A route worth considering


Videocon d2h’s recent listing on the Nasdaq provides useful lessons. Ashok Lalwani and Kyle Pilkington explain

In December 2014, a new scheme became effective allowing unlisted Indian companies to list depository receipts on offshore exchanges in certain specified jurisdictions without a prior or simultaneous listing on a domestic stock exchange. The prior listing requirement was removed primarily so as to increase sources of liquidity for companies in the face of a perceived weak domestic capital market.

Few takers

Despite the setup of the depository receipts scheme, few Indian companies considering an IPO have jumped at the opportunity to list overseas. While listing overseas has advantages, such as providing access to markets with deeper liquidity, lower cost of equity capital and a broader investor base, Indian companies looking to list have still overwhelmingly chosen domestic exchanges. There are a few reasons for this. Sentiment in the domestic capital markets has improved considerably since 2013, making offshore options less of a necessity. Furthermore, there has been uncertainty with respect to treatment of companies, and investors in companies, that are listed outside India. For example, there have been questions with respect to the tax treatment of holders of securities listed overseas.

Innovative structuring

Despite these perceived uncertainties, Videocon d2h, a previously unlisted direct-to-home television services provider, recently used the depository receipts scheme to successfully list in the US on the Nasdaq, through an innovative structure.

1Silver Eagle Acquisition, a special purpose acquisition company (SPAC) listed on the Nasdaq led by renowned media executives Harry Sloan and Jeff Sagansky, identified Videocon d2h as an investment target and signed an agreement to purchase around 30% of the company. The transaction involved listing Videocon d2h’s American depository shares (ADSs) on the Nasdaq and distributing them to Silver Eagle’s shareholders and warrant holders who approved of the transaction. Silver Eagle was dissolved after the transaction, with non-approving shareholders being paid out in cash.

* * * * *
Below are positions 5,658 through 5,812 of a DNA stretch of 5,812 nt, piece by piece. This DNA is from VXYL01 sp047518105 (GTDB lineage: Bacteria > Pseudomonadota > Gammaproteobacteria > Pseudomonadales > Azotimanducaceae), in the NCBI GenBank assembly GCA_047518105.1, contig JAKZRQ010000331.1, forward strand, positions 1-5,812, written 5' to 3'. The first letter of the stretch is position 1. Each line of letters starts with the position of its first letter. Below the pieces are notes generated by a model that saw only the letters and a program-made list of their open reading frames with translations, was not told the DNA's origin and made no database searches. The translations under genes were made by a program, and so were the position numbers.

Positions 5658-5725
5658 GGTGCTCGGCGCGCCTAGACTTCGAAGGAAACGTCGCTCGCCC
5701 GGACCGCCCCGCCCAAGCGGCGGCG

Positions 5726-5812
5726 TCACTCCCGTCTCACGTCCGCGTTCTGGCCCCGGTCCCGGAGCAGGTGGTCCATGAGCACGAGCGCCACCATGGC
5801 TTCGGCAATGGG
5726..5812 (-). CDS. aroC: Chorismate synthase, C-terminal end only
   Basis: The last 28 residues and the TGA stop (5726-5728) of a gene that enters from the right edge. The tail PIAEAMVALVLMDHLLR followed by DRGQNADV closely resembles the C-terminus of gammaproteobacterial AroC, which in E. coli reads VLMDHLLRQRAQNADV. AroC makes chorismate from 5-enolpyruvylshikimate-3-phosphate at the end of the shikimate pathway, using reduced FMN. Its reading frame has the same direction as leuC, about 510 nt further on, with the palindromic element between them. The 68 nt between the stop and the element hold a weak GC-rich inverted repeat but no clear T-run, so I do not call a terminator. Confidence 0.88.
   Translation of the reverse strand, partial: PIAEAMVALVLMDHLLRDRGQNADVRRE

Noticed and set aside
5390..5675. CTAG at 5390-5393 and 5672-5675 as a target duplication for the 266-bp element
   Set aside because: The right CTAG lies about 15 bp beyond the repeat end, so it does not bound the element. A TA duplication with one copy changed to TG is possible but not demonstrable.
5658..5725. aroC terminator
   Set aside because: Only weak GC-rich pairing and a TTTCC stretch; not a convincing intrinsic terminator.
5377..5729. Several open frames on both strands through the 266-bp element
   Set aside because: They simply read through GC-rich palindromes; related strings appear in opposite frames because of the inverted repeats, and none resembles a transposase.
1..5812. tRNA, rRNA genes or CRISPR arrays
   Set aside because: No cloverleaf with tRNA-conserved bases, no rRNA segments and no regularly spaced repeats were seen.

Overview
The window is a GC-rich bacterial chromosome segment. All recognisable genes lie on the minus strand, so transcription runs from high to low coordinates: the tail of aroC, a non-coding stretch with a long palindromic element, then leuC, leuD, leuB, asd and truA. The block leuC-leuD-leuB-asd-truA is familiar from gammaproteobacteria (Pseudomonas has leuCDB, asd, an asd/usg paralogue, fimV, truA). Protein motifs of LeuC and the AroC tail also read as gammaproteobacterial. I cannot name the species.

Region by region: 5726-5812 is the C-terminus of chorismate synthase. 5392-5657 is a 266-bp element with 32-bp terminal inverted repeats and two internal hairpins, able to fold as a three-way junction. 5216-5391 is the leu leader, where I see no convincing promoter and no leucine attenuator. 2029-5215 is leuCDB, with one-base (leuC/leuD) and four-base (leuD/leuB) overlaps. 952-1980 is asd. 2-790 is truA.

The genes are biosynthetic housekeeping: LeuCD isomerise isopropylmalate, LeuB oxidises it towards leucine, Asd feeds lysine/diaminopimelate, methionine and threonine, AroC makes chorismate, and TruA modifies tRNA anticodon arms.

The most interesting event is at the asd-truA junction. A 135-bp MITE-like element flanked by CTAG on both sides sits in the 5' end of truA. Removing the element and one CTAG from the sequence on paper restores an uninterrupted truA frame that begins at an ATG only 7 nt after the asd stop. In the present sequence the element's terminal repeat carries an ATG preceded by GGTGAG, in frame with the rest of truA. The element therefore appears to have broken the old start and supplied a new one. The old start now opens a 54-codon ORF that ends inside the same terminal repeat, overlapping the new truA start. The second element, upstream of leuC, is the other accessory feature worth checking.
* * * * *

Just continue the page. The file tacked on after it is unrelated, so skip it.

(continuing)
To list the ADSs on the Nasdaq, Videocon d2h had to first register its equity shares with the US Securities and Exchange Commission (SEC). While most foreign issuers listing in the US would register with the SEC using form F-1, which is the typical registration statement for US IPOs, given the nature of the transaction Videocon d2h was able to register its shares on form F-4, which is the form for business combinations and exchange offers.

The form F-4 served both as a proxy statement for Silver Eagle to obtain the approval of its existing holders, as well as a disclosure document for Videocon d2h. After receiving the SEC’s approval following a review and comment process, Videocon d2h was successfully listed on the Nasdaq in April. This made Videocon d2h the first private sector media company in India to list overseas since 2000.

Listing to be emulated?

It remains to be seen if the success of the Videocon d2h listing leads to more interest in US listings undertaken through investment by an already-listed SPAC. While the level of disclosure in the prospectus for such a transaction is generally required to be of the same standard as in an independently pursued IPO, there are certain advantages to the SPAC structure. For example, rather than having to undertake a potentially lengthy and arduous book building process, the offer in the Videocon d2h was only made to existing holders of Silver Eagle shares and warrants, thus allowing for a streamlined investor education process. As Silver Eagle and its financial adviser were familiar with Silver Eagle’s investor base, it was relatively easy to identify what type of information investors would find meaningful, thus obviating the need to provide additional superfluous information for marketing purposes, and allowing the transaction to be completed swiftly. However, the availability of the SPAC option will depend upon linking up a SPAC with a suitable company to invest in, since SPACs are typically formed with a specific purpose in mind.

Videocon d2h’s experience shows that listing offshore, including in the US, is a realistic option for unlisted domestic issuers. While an offshore listing may not be ideal for all companies considering an IPO, the option is certainly worth considering. This is particularly true for companies in industries which have strong ties to specific offshore exchanges where investors may have greater understanding of the sector. The Nasdaq, where large numbers of IT and technology companies are listed, was clearly a good fit for Videocon d2h.

Ashok Lalwani heads the Asia Pacific Capital Markets Group and Global India Practice at Baker & McKenzie in Singapore, where Kyle Pilkington is a senior associate.




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